KBOs and Centaurs

The Kuiper belt is a large population of icy bodies that orbit the sun beyond the orbit of Neptune. It is thought to have originated from the primordial disk in which the sun and planets formed. The Kuiper belt is particularly fascinating because it is possibly the least thermally modified region of the solar system and likely contains a primordial population of objects. Studies of the Kuiper belt thus lead to a better understanding of the formation and evolution of the solar system. Knowledge concerning the formation of our solar system can also lead to an enlightened concept of planetary formaion processes in extra-solar, protoplanetary disks.

We are collaborating with colleagues at Lowell Observatory as part of the Deep Ecliptic Survey (DES) to discover Kuiper belt objects (KBOs) and Centaurs. The survey employs the wide-field Mosaic CCD cameras on 4-m telescopes at Kitt Peak National Observatory and Cerro Tololo International Observatory. Granted formal survey status from 2001-2005, the survey is designed to discover and determine the orbits of KBOs and Centaurs, with a goal of determining how dynamical phase space is filled in the outermost solar system. To date, the DES has discovered over 600 new objects, including seven of the currently known binary KBO systems and the first Neptune Trojan. The DES also discovered the first of what is becoming a class of distant perihelion objects, 2000CR105, which travels nearly 700 AU from the sun.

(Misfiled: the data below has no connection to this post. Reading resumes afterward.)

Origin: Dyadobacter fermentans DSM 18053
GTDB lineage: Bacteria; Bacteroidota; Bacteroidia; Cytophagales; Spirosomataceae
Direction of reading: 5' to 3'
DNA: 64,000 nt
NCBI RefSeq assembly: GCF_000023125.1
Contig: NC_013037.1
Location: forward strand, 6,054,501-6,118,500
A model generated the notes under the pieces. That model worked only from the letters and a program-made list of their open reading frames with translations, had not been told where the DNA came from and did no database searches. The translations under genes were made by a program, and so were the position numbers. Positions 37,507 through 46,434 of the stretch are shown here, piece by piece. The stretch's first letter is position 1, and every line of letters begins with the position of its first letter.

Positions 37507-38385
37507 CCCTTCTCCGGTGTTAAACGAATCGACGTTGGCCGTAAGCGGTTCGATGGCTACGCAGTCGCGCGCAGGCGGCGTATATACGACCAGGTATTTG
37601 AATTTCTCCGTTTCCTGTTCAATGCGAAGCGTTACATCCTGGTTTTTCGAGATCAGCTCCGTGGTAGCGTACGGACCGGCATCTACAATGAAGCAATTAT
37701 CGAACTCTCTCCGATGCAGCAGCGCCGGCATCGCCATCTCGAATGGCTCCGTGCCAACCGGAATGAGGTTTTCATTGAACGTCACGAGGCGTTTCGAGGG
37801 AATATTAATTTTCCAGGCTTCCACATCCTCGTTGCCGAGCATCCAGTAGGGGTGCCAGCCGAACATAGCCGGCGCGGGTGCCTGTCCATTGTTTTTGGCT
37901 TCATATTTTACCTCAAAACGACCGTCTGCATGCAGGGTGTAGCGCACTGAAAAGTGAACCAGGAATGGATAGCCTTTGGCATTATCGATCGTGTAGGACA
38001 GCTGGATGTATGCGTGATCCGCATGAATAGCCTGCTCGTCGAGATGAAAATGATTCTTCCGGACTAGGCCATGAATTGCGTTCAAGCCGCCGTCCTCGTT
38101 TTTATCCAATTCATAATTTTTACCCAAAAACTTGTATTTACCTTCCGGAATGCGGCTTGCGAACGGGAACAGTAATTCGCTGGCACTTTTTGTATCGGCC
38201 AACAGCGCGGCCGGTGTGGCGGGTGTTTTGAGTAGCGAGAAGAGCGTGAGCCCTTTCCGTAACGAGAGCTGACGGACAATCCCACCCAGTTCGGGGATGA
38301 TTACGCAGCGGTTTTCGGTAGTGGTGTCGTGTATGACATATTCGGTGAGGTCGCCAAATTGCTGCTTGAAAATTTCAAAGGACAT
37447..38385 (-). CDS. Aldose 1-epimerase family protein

We are also involved with physical studies of KBOs, using the MIT-built Magellan Instant Camera (MagIC) on the 6.5-m Clay telescope at Las Campanas Observatory to determine KBO light curves and colors. These studies will provide insight into the composition of the objects and environmental conditions in the Kuiper belt.

For more information, please see our Kuiper Belt publications.